Copyright
© 2012 Australian Council for Educational Research
ISSN
0004-9441
eISSN
2050-5884
DOI
10.1177/000494411205600302
Publisher site
See Article on Publisher Site

Abstract

performance cannot be adequately described in the simple terms that have been used in the past. After two articles about policy issues and two about individuals and their learning, we close with two articles about the teachers themselves. Allie Clemans, Amanda Berry and John Loughran look at the professional learning of teachers who undertake leadership roles in schools, and how it can be enhanced by collaboration and sharing with others in leadership positions. ‘Case writing’ involved sharing, documenting, presenting and publishing accounts of the experiences of such teachers in professional learning and school leadership. The themes they identified range far and wide, from providing leadership to resistant colleagues to dealing with their own feelings of vulnerability. The need to write up and share their knowledge and experience enhanced their learning in many ways, but they were still reluctant to share their experiences more widely, to their school colleagues or to other school leaders. Perhaps the value of such sharing needs to become a more important focus for professional learning programs. In a very welcome contribution from Turkey, Altay Eren examines the levels of interest in teaching among prospective teachers. Consistent with international findings, he was able to identify three components of their interest: subject interest, didactic interest and (broader) educational interest. Specifically, this study found that those with different levels of overall interest in teaching had different profiles among these three dimensions. Furthermore, the evidence shows that the three dimensions of interest relate in different ways to other measures known to be predictive of a future in teaching: students’ satisfaction with their career choice, their professional development aspirations and their own estimates of their likely persistence in teaching careers. The findings confirm the multidimensional nature of interest in teaching and suggest that all three dimensions need to be taken into account in policy considerations relating to teacher preparation and selection. Although broadly consistent with international work in the field, these specific findings invite replication in different cultural contexts. Thank you to all these authors for their contributions to this, the final issue of the AJE published wholly under the ACER banner. We look forward to a bright future with the guiding hand of SAGE Publications to assist us. Glenn Rowley Australian Council for Educational Research Shaw, T., & Cross, D., ‘The clustering of bullying and cyberbullying behaviours within Australian schools’, Australian Journal of Education, 56(2), pp. 142–162. Some equations on page 147 were altered in error. The σ and π symbols dropped out of an equation, the preceding text in that sentence as well as the sentence immediately following. The text should read: 2 2 2 2 …‘individuals in the same school (σ ) and … ICC = σ / (σ + σ ) … e g g e 2 2 … logistic distribution with a constant variance of σ = π / 3 = 3.29 … The editor and the Journal regret these errors. Editorial 225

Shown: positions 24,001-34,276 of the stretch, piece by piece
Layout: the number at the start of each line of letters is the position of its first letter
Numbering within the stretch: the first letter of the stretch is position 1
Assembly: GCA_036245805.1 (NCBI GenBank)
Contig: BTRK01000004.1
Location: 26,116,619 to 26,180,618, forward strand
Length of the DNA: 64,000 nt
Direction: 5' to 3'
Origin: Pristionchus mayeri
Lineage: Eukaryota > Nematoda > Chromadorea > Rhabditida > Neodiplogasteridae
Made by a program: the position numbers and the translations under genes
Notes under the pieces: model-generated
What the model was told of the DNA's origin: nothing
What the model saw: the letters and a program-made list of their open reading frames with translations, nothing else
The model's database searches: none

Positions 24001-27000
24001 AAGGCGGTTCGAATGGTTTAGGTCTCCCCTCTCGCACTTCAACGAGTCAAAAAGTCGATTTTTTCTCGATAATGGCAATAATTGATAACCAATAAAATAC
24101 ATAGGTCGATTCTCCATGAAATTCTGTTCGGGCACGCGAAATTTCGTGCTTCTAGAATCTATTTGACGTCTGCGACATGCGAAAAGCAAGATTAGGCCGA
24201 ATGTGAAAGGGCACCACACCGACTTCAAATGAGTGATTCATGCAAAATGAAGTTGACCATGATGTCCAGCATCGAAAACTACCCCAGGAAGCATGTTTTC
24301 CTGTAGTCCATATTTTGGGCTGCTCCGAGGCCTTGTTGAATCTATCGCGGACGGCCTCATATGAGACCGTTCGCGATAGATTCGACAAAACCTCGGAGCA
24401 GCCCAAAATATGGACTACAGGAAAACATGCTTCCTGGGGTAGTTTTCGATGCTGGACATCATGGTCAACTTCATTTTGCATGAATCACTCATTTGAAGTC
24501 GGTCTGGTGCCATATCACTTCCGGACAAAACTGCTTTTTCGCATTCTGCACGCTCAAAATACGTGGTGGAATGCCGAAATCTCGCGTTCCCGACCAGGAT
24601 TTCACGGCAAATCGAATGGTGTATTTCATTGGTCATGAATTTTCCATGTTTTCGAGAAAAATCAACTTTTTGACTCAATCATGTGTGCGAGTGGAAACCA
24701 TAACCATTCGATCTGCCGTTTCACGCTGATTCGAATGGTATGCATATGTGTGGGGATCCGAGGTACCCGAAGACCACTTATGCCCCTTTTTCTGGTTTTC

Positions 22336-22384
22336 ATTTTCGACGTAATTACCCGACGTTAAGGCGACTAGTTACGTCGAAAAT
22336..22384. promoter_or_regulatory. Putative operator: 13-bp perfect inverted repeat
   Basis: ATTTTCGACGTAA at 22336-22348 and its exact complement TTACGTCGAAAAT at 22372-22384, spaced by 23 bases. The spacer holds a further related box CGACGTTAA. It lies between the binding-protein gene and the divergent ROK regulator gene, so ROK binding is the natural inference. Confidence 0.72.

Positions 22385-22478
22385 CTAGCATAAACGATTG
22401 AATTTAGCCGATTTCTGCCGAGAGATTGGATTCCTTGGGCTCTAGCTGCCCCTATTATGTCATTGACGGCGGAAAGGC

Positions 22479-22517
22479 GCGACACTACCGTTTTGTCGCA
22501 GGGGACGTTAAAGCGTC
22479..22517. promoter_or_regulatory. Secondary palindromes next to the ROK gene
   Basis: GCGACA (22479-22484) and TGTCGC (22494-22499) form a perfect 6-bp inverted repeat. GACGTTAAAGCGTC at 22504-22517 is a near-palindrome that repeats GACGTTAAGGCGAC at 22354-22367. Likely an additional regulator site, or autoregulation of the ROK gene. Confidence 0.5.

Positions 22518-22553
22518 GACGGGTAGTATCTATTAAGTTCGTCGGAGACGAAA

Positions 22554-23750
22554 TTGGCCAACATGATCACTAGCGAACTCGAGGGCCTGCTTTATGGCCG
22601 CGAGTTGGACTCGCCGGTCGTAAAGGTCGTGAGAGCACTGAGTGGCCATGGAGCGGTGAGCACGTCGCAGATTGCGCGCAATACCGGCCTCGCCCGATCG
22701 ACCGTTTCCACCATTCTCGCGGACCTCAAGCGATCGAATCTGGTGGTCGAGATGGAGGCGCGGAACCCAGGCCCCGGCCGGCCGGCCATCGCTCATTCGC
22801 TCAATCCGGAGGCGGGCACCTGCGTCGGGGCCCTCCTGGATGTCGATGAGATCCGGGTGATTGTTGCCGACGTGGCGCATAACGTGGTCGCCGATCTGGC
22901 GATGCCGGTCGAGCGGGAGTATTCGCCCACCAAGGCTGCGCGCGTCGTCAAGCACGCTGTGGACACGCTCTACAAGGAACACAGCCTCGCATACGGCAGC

Journal

Australian Journal of EducationSAGE

Published: Nov 1, 2012